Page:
abstract     = {• It is well established that individual organisms can acclimate and adapt to temperature to optimize their functioning. However, thermal optimization of ecosystems, as an assemblage of organisms, has not been examined at broad spatial and temporal scales. • Here, we compiled data from 169 globally distributed sites of eddy covariance and quantified the temperature response functions of net ecosystem exchange (NEE), an ecosystem-level property, to determine whether NEE shows thermal optimality and to explore the underlying mechanisms. • We found that the temperature response of NEE followed a peak curve, with the optimum temperature (corresponding to the maximum magnitude of NEE) being positively correlated with annual mean temperature over years and across sites. Shifts of the optimum temperature of NEE were mostly a result of temperature acclimation of gross primary productivity (upward shift of optimum temperature) rather than changes in the temperature sensitivity of ecosystem respiration. • Ecosystem-level thermal optimality is a newly revealed ecosystem property, presumably reflecting associated evolutionary adaptation of organisms within ecosystems, and has the potential to significantly regulate ecosystem-climate change feedbacks. The thermal optimality of NEE has implications for understanding fundamental properties of ecosystems in changing environments and benchmarking global models.},
  author       = {Niu, Shuli and Luo, Yiqi and Fei, Shenfeng and Yuan, Wenping and Schimel, David and Law, Beverly E and Ammann, Christof and Altaf Arain, M and Arneth, Almut and Aubinet, Marc and Barr, Alan and Beringer, Jason and Bernhofer, Christian and Andrew Black, T and Buchmann, Nina and Cescatti, Alessandro and Chen, Jiquan and Davis, Kenneth J and Dellwik, Ebba and Desai, Ankur R and Etzold, Sophia and Francois, Louis and Gianelle, Damiano and Gielen, Bert and Goldstein, Allen and Groenendijk, Margriet and Gu, Lianhong and Hanan, Niall and Helfter, Carole and Hirano, Takashi and Hollinger, David Y and Jones, Mike B and Kiely, Gerard and Kolb, Thomas E and Kutsch, Werner L and Lafleur, Peter and Lawrence, David M and Li, Linghao and Lindroth, Anders and Litvak, Marcy and Loustau, Denis and Lund, Magnus and Marek, Michal and Martin, Timothy A and Matteucci, Giorgio and Migliavacca, Mirco and Montagnani, Leonardo and Moors, Eddy and William Munger, J and Noormets, Asko and Oechel, Walter and Olejnik, Janusz and U, Kyaw Tha Paw and Pilegaard, Kim and Rambal, Serge and Raschi, Antonio and Scott, Russell L and Seufert, Günther and Spano, Donatella and Stoy, Paul and Sutton, Mark A and Varlagin, Andrej and Vesala, Timo and Weng, Ensheng and Wohlfahrt, Georg and Yang, Bai and Zhang, Zhongda and Zhou, Xuhui},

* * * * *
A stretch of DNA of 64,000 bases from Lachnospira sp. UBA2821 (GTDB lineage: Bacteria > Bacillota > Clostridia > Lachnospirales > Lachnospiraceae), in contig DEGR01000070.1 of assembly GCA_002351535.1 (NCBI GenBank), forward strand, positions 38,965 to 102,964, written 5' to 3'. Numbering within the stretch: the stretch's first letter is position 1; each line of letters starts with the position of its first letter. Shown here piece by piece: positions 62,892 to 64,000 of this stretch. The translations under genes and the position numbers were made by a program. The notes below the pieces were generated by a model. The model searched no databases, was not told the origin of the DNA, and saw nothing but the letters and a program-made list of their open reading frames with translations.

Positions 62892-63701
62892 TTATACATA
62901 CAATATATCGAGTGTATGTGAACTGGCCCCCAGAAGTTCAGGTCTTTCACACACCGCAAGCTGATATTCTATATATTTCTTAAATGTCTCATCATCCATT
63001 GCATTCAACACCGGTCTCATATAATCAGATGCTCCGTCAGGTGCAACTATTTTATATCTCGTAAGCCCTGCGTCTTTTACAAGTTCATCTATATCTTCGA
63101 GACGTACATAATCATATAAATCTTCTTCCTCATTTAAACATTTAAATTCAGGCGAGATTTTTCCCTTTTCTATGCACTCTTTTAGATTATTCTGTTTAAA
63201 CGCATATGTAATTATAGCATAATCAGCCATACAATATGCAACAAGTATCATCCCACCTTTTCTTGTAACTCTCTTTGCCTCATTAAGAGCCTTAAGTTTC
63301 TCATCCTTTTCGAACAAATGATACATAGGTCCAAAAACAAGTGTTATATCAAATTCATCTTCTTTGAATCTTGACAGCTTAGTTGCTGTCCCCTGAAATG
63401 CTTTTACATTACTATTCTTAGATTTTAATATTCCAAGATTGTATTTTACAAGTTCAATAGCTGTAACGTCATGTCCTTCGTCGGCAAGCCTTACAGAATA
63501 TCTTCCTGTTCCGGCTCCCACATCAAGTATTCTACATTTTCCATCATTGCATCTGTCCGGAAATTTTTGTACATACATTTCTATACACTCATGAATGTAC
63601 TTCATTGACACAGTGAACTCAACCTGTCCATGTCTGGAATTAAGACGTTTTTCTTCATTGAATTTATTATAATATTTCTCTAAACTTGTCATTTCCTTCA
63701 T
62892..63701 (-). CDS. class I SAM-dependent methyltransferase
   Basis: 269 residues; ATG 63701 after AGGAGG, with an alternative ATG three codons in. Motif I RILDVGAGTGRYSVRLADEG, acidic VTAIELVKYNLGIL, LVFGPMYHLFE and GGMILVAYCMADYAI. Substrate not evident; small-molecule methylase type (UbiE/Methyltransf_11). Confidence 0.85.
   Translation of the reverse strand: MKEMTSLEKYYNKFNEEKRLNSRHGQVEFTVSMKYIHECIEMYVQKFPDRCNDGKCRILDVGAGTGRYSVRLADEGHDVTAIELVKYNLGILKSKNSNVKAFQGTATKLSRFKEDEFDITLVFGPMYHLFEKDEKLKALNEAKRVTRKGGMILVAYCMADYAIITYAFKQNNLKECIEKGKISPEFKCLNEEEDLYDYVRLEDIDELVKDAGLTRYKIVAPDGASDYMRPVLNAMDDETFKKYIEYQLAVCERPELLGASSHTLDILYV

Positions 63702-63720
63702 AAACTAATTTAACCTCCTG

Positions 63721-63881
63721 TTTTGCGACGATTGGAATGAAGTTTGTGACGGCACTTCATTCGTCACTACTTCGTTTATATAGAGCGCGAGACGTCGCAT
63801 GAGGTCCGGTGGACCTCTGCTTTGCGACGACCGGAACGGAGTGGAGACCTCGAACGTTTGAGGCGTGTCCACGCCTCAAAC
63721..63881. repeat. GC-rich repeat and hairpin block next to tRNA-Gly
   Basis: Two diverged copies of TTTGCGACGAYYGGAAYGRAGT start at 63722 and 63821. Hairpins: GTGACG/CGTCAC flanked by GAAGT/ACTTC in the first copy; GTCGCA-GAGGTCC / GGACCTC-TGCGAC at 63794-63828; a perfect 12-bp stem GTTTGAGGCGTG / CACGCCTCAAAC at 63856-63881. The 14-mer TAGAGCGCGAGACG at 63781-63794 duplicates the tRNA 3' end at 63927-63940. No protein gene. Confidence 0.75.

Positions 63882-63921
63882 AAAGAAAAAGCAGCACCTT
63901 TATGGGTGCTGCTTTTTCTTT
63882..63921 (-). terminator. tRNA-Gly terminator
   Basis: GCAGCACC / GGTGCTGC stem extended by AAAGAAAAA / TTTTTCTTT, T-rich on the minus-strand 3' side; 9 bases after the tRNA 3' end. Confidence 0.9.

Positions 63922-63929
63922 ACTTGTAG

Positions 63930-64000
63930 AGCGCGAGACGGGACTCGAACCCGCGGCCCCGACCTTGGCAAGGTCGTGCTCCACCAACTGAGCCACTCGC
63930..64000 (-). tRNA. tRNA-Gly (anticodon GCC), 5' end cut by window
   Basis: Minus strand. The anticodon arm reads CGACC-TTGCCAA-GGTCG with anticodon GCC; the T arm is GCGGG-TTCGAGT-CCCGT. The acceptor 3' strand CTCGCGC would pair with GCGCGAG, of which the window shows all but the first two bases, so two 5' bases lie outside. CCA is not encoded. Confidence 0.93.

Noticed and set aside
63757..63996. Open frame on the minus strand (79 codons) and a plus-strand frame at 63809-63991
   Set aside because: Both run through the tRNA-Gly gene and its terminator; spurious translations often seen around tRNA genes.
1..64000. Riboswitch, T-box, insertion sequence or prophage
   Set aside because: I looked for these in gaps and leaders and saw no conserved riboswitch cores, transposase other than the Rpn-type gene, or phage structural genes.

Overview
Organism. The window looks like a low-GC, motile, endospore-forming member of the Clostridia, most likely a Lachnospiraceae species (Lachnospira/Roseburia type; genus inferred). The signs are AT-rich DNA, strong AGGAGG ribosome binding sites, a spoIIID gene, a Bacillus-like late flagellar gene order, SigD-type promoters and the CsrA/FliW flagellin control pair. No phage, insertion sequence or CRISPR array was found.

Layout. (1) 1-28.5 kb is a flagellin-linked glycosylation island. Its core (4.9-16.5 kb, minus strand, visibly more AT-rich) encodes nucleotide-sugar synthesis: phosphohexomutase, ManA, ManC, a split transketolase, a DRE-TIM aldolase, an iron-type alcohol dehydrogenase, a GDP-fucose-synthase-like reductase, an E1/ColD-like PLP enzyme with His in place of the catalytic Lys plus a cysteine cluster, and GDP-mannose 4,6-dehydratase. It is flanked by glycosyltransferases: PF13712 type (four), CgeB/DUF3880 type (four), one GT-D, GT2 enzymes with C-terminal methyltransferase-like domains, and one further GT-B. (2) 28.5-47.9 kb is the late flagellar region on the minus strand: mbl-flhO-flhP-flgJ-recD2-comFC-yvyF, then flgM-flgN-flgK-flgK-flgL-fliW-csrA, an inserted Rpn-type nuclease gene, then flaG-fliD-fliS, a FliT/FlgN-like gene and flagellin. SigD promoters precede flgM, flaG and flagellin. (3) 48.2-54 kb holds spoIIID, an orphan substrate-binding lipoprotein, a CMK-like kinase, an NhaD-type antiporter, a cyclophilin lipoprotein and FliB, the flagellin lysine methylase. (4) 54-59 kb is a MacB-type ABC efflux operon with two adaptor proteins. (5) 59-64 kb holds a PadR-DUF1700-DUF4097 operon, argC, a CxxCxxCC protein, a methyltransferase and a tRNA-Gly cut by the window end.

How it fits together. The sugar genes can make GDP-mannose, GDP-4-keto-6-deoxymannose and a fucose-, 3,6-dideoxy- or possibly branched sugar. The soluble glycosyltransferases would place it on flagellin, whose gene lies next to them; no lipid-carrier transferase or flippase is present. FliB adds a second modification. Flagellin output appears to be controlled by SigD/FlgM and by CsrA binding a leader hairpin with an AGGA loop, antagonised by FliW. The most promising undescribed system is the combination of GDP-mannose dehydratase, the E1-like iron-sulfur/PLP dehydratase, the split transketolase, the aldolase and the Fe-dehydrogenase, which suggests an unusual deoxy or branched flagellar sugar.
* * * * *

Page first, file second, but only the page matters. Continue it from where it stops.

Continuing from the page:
issn         = {1469-8137},
  language     = {eng},
  number       = {3},
  pages        = {775--783},
  publisher    = {Wiley-Blackwell},
  series       = {New Phytologist},
  title        = {Thermal optimality of net ecosystem exchange of carbon dioxide and underlying mechanisms.},
  url          = {http://dx.doi.org/10.1111/j.1469-8137.2012.04095.x},
  volume       = {194},
  year         = {2012},
}